Reifler et al v. Brown et al

Filing 127

ORDER denying without prejudice plaintiff's application 124 Writs of Execution. Signed by Chief Judge Steven J. McAuliffe. (jab)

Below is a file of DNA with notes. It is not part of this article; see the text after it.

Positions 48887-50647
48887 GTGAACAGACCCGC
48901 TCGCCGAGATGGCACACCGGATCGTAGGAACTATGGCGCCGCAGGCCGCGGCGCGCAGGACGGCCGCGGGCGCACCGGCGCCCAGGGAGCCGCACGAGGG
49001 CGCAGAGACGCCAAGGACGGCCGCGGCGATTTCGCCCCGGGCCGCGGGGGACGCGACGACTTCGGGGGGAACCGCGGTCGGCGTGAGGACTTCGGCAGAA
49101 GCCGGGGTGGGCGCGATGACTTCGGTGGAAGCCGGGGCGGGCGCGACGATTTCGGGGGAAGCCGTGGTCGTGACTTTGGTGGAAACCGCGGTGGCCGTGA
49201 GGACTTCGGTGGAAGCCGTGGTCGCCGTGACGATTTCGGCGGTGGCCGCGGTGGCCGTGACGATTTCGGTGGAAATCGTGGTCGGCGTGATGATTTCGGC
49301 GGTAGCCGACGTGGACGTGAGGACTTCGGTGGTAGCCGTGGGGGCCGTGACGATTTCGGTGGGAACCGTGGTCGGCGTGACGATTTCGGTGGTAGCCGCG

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UNITED STATES DISTRICT COURT DISTRICT OF NEW HAMPSHIRE Steven M. Notinger, Trustee in Bankruptcy of David Deaver Brown and Simply Media, Inc., Plaintiff v. Christina Brown, individually and as Trustee of First Marcus Trust, Defendant ORDER Following a bifurcated trial in which some of plaintiff's claims were tried to a jury and the remainder were tried to the court, the court entered an amended judgment in favor of plaintiff and against Christina Brown in the amount of $1,648,000.00, and against Christina Brown, in her capacity as trustee of the First Marcus Trust, in the amount of $231,894.84 (document no. 113). The court also entered a preliminary Civil No. 08-cv-05-SM Opinion No. 2009 DNH 043 injunction which, among other things, prohibited defendant from selling or encumbering any of the Trust's assets or her beneficial interests in those assets (document no. 76). Defendant filed a timely notice of appeal, which is currently pending. Subsequently, plaintiff requested this court to issue writs of execution against property held by Christina Brown in both her individual and trustee capacities (document no. 124). That request is denied. Rule 69 of the Federal Rules of Civil Procedure governs this court's issuance of writs of execution and provides: Money Judgments; Applicable Procedure. A money judgment is enforced by a writ of execution, unless the court directs otherwise. The procedure on execution and in proceedings supplementary to and in aid of judgment or execution - must accord with the procedure of the state where the court is located, but a federal statute governs to the extent is applies. Fed. R. Civ. P. 69(a)(1) (emphasis supplied). Here, neither Accordingly, party has suggested that a federal statute applies. this court must apply the governing law of New Hampshire, which provides, in pertinent part, that "[n]o execution shall issue until the expiration of the appeal period." ("RSA") 527:1. N.H. Rev. Stat. Ann. Although plaintiff has not addressed the issue or provided a brief in support of his request, it would seem that New Hampshire law does not authorize the issuance of a writ of execution on a judgment that is under appeal. In fact, RSA 527:1 appears to have been interpreted to mean that a writ of execution may not issue until the underlying judgment has become "final." See generally 5 R. Weibusch, N.H. Civil Practice and Procedure 60.01, at 473 (1998). And, under New Hampshire law, a judgment is not "final" until either the appeal period has run and no appeal has been taken or, if an appeal was taken, it has been 2 resolved. See, e.g., Simpson v. Young, 153 N.H. 471, 480, (2006); Arsenault v. Scanlon, 139 N.H. 592, 593-594 (1995); In re Donovan, 137 N.H. 78, 81 (1993); Rollins v. Rollins, 122 N.H. 6, 9 (1982) (citing N.H. Super. Ct. R. 74). See also Hill of Portsmouth Condo. Ass'n v. Parade Office, LLC, 2006 WL 2085266 at *2, 2006 DNH 085 (D.N.H. July 26, 2006). To be sure, some states do authorize the issuance of writs of execution during the pendency of an appeal. In such states, however, that is a rare exception rather than the rule, and the moving party must demonstrate unusual or equitable circumstances justifying issuance of a writ of execution on a judgment that is under appeal (e.g., frivolity of the appeal and dissipation of assets). In this case, the circumstances of which the court is aware (i.e., the attachments plaintiff secured against defendant's assets and the existence of the injunction) would seem to counsel against issuance of writs of execution before the appeal is resolved. In light of the foregoing, plaintiff's application for the issuance of writs of execution (document no. 124) is denied, but without prejudice. If plaintiff believes he is entitled to the issuance of such writs prior to the court of appeals' resolution of the pending appeal, he may file a new application, supported 3 by a legal memorandum thoroughly addressing at least the following issues: 1. whether, under Fed. R. Civ. P. 69(a)(1), New Hampshire law governs the court's issuance of writs of execution in this case; and if so, (a) whether plaintiff's judgment serves as a lien against defendant's property; and, if so, (b) whether defendant is entitled to a stay of execution under state law. See Fed. R. Civ. P. 62(f); and whether state law authorizes the issuance of writs of execution on judgments that are not yet final (e.g., subject to an ongoing appeal); and if so, whether plaintiff must demonstrate that exceptional or unusual circumstances warrant the issuance of writs of execution on a judgment not yet final. Conclusion Plaintiff's application for writs of execution (document no. 124) is denied, without prejudice, as inadequately supported. may either await the court of appeals' decision in the pending appeal before seeking writs of execution or he may re-file his application, provided he addresses the legal issues presented above and demonstrates his entitlement under applicable state and/or federal law. He 2. 3. 4. 4 SO ORDERED. ____________________________ Steven J. McAuliffe Chief Judge March 31, 2009 cc: Andrew G. Bronson, Esq. Dudley C. Goar, pro se Stephen F. Gordon, Esq. Todd B. Gordon, Esq. Bruce A. Harwood, Esq. Geraldine L. Karonis, Esq. Middlesex Savings Bank, pro se Katherine San Filippo, pro se James V. Tabner, Esq. Angelika Thumm, pro se 5

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